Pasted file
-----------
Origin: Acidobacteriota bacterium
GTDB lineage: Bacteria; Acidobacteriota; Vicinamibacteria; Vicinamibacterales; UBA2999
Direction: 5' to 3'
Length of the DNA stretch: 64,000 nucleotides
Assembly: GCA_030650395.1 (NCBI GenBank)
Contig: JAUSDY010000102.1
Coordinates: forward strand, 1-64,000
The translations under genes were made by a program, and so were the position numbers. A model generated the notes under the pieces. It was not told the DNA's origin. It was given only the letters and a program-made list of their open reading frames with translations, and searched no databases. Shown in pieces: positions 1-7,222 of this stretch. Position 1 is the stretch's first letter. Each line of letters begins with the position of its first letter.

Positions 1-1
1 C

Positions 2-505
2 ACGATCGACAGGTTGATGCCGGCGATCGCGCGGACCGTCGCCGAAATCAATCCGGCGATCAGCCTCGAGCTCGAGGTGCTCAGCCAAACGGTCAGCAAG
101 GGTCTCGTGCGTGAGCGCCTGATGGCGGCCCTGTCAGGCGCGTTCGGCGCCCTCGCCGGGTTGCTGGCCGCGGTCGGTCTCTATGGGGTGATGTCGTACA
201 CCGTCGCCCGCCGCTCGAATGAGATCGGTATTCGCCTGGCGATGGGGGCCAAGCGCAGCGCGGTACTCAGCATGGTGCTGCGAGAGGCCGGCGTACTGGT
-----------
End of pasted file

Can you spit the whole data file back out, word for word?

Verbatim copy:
Origin: Acidobacteriota bacterium
GTDB lineage: Bacteria; Acidobacteriota; Vicinamibacteria; Vicinamibacterales; UBA2999
Direction: 5' to 3'
Length of the DNA stretch: 64,000 nucleotides
Assembly: GCA_030650395.1 (NCBI GenBank)
Contig: JAUSDY010000102.1
Coordinates: forward strand, 1-64,000
The translations under genes were made by a program, and so were the position numbers. A model generated the notes under the pieces. It was not told the DNA's origin. It was given only the letters and a program-made list of their open reading frames with translations, and searched no databases. Shown in pieces: positions 1-7,222 of this stretch. Position 1 is the stretch's first letter. Each line of letters begins with the position of its first letter.

Positions 1-1
1 C

Positions 2-505
2 ACGATCGACAGGTTGATGCCGGCGATCGCGCGGACCGTCGCCGAAATCAATCCGGCGATCAGCCTCGAGCTCGAGGTGCTCAGCCAAACGGTCAGCAAG
101 GGTCTCGTGCGTGAGCGCCTGATGGCGGCCCTGTCAGGCGCGTTCGGCGCCCTCGCCGGGTTGCTGGCCGCGGTCGGTCTCTATGGGGTGATGTCGTACA
201 CCGTCGCCCGCCGCTCGAATGAGATCGGTATTCGCCTGGCGATGGGGGCCAAGCGCAGCGCGGTACTCAGCATGGTGCTGCGAGAGGCCGGCGTACTGGT